CLGeocoder example

Reverse Geocoding has been achieved using MKReverseGeocoder, however in the latest version of iOS, iOS 5.0 it has been deprecated, this does not mean that you cannot use it but it does mean that its use is not actively encouraged. Chances are that if the application you are building is targetting for devices running pre iOS5 operating systems then it will be approved. However if you are building for iOS 5 and onwards then there is a possiblilty that you're application will not be approved as you are using a deprecated method or so I have heard.  In the meantime Apple recommend you use CLGeocoder instead.

So what is Reverse Geocoding anyway?

Well according to Wikipedia:

Reverse geocoding is the process of back (reverse) coding of a point location (latitude, longitude) to a readable address or place name. This permits the identification of nearby street addresses, places, and/or areal subdivisions such as neighbourhoods, county, state, or country.

That definition is very accurate, basically in our applications we want to be able to convert the reading provided by the GPS unit usually delivered in the form of latitude and longitude into something that is readable by regular humans, im not saying that longitude and latitude are not useful im just saying that different apps require different results. When I was writing my first iOS application Location+ I wanted to add some Reverse Geocoding functionality, but I was targetting iOS5 and onwards I wasnt going to be able to use MKReverseGeocoder. This was a bit irritating at the start as being a self taught and very much still learning Objective-C/iOS programmer I rely heavily on tutorials posted on the web for both technical and inspirational help and with CLGeocoder being so new and also most people still using MKReverseGeocoder there was not much available to help really. Hopefully this tutorial will add some more content.

So what does it really look like?

iOS Simulator Screen shot 4 Dec 2011 22.07.57

This is a screenshot taken from the simulator in Xcode that shows the basic information that can be retrieved using CLGeocoder and im sure that you can see immediately that it can be very useful to a whole plethora of App developers. Chances are if you are reading this you are probably just learning the language and might well be just creating a location based application where you can feel like you have achieved something very quickly.

What information is made available by CLGeocoder?

Using the CLGeocoder to return a CLPlacemark is the way that I have done it, a CLPlacemark object is bascially just a marker for your current locaton that contains information about where you are, its as simple as that.

Screen Shot 2011-12-05 at 09.56.34

As you can see there is a lot of possible values that you can extract from a placemark but they are named a little vaguely so once you have it working you will have to experiment a little bit to get what you are after.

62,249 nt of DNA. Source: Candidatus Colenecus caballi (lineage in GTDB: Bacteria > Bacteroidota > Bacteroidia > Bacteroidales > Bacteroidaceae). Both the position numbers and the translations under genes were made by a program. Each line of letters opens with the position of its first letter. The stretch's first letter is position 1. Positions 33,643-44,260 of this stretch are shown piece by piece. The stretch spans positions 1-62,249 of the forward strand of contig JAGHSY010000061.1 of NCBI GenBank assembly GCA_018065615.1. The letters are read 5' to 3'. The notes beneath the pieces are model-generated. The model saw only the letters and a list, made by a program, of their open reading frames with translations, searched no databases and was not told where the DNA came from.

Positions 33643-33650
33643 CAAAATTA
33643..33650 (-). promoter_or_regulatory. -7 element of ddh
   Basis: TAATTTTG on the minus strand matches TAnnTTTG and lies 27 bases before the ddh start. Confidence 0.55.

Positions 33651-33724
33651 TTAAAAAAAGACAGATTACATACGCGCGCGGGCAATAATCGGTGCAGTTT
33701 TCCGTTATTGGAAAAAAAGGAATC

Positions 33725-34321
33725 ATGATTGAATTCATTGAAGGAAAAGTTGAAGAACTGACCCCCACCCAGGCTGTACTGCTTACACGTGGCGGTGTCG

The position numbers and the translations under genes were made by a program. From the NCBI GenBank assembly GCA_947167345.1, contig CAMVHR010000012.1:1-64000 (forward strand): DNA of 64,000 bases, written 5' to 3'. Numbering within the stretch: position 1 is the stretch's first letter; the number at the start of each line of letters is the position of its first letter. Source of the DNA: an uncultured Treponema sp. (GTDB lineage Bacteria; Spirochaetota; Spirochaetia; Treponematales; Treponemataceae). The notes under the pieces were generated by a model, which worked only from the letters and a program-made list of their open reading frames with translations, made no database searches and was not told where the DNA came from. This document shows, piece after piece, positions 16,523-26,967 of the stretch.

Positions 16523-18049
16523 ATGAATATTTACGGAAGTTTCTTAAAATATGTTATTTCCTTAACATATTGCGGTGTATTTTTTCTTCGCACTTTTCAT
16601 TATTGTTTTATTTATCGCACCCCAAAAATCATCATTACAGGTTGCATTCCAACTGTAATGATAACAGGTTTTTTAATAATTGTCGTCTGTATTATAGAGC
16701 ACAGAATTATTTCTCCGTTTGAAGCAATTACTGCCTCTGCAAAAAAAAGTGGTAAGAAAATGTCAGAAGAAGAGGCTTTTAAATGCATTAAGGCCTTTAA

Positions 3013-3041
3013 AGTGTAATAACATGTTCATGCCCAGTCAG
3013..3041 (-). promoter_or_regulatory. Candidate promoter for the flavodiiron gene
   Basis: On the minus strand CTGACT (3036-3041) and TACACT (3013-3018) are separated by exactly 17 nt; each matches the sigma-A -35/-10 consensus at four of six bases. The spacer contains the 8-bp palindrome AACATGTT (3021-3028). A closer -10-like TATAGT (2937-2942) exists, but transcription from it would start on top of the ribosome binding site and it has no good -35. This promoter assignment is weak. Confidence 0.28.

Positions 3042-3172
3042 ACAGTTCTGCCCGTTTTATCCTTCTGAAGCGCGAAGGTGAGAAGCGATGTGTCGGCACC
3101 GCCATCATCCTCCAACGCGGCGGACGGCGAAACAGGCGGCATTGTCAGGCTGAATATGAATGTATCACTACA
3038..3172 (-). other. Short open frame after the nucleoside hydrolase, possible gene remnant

How do I do it?

Screen Shot 2011-12-05 at 09.59.38

Well its actually suprisingly simple, firstly create yourself a few labels or text boxes and then add them to your header file to have the synthesizing done for you. You can name them with something meaningful e.g. townLabel or something along those lines. Next step is to create a CLGeocoder and LocationManager objects and repeat the same steps, in this case I called mine CLGeocoder. Note you may need to add MapKit and CoreLocation to your project, just add them in the bundled libraries and import the header files <MapKit/MapKit.h> and <CoreLocation/CoreLocation.h> if you have any problems. After that switch to your implementation file (your .m file) then either create a simple -(IBAction) method attached to a button or place this code in the viewDidLoad function. You can comment out the [locationLabel setText] method if you dont have a label and it will just be printed to the console.

  //Geocoding Block

    [self.geoCoder reverseGeocodeLocation: locationManager.location completionHandler

     ^(NSArray *placemarks, NSError *error) {


         //Get nearby address

         CLPlacemark *placemark = [placemarks objectAtIndex:0];


         //String to hold address

         NSString *locatedAt = [[placemark.addressDictionary valueForKey:@"FormattedAddressLines"] componentsJoinedByString:@", "];

         //Print the location to console

         NSLog(@"I am currently at %@",locatedAt);


         //Set the label text to current location

         [locationLabel setText:locatedAt];




Basically what this peice of code does is enable the LocationManager object so that the phone tracks where you are and then Reverse Geocoder your location based on the LocationManager parameter that you pass it, in this case we have used locationManager.location. Apple say that you should not call Reverse Geocoding methods more than once a minute so the best way for us to do this is just have have the function calls in the viewDidLoad so they will be ready for when the view loads and are only called once each time the view is loaded. To actually get the data you need to call the reverseGeocodeLocation function, this returns an Array of CLPlacemarks, in this case we only need the information once so we will be accessing index 0 of the Array. By accessing Index 0 we create a placemark object that can easily be assigned to a text field by calling               yourtextbox.text = placemark.whatever; its really as easy as that.

This may be a bit vague but everything that you need is here to help allow you to use the CLGeocoder in your applications and perhaps it will be of help to a few people.

Good Luck!

© Jonathan Field 2011